Low-skill level 5 jobs peak in places such as Griffith, Colac and Murray Bridge, where between 28 per cent and 32 per cent of jobs fall into this classification.
Regional cities that attract a relatively high proportion of highly skilled (level 5) workers include Gisborne near Melbourne and Bowral near Sydney (both are retreats for professionals), as well as places such as Ballina
(lifestyle) and Broome and Orange (public sector towns). Low-skilled workers cluster in towns where the public sector is largely absent and which are not recognised as lifestyle destinations.
The world of work can be sharply divided between the skilled and the unskilled, the city and the regions, the public and private sectors, and the well remunerated and the battlers. But this world of work also is being reshaped by powerful external forces that are demanding more and increased levels of skills.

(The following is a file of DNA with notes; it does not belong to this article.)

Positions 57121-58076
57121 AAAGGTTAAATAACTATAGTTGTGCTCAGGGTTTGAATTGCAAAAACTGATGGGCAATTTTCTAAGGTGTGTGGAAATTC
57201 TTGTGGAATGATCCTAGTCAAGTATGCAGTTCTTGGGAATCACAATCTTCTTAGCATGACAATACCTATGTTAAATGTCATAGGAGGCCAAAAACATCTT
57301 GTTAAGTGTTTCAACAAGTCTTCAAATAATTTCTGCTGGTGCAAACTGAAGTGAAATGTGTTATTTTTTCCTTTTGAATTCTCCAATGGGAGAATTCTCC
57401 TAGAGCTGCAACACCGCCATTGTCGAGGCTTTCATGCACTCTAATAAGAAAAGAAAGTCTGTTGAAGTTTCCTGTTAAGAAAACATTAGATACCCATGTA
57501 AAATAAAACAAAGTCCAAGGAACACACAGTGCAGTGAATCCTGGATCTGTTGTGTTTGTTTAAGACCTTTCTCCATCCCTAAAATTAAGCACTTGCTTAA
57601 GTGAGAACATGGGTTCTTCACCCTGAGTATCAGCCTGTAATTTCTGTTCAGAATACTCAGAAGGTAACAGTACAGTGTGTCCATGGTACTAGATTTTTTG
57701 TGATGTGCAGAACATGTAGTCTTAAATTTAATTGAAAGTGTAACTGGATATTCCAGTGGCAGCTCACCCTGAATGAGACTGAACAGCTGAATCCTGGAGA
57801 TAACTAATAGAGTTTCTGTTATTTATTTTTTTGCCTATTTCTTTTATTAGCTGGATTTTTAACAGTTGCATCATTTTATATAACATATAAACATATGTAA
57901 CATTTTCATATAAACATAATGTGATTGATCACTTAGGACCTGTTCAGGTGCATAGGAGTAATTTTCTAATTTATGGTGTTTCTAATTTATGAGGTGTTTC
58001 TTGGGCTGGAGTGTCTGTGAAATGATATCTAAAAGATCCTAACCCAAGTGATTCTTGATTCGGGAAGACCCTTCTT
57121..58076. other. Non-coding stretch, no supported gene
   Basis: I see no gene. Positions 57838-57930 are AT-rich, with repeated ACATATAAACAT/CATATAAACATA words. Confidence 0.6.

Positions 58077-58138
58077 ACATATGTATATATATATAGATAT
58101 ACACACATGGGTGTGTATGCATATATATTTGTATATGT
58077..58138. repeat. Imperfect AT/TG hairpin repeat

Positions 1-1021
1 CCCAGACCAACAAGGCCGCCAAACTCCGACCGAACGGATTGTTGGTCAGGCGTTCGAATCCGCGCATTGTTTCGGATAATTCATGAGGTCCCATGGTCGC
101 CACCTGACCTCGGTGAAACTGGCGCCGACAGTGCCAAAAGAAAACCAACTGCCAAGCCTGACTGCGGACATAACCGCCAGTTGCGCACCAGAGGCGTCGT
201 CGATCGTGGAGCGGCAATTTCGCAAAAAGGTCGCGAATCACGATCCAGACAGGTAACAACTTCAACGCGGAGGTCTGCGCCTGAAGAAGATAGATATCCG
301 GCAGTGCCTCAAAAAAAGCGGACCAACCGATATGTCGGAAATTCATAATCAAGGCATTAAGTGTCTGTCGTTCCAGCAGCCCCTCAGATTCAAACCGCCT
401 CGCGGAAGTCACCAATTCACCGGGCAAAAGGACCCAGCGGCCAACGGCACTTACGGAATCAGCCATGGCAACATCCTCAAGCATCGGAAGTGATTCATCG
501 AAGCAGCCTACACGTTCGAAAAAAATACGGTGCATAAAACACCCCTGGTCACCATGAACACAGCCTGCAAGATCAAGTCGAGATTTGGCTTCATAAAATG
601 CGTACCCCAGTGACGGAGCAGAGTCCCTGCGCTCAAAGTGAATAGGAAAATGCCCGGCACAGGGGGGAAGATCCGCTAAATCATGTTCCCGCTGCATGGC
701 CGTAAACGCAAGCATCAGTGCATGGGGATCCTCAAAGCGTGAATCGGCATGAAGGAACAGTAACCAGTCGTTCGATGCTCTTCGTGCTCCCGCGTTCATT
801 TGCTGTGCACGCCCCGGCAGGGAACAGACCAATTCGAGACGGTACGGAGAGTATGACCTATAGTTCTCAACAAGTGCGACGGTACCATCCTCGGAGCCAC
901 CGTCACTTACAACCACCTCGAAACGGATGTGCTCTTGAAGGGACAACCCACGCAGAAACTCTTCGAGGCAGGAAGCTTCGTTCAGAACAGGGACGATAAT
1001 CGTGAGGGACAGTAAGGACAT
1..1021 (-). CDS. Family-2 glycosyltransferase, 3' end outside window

I am tempted to recommend to every parent that the best thing they can do for their kids is to ensure they complete some form of further education or technical training. But this is self-evident and it is the way the workforce is skewing anyway. The thing that I think the future workforce needs
— in addition to skills — is the ability and the adaptability to learn new skills. And to this mix of ideal skills required by the future worker I would add a dash of ambition and a dollop of resilience.
And that’s because there is a pathway to a good quality of life in Australia for workers from average or even humble backgrounds
— it’s the ability to come into the workforce at skill level 5 and work your way up to skill level 1.
That takes persistence, hard work, training, resilience and the ability to identify and adapt to new circumstances and opportunities.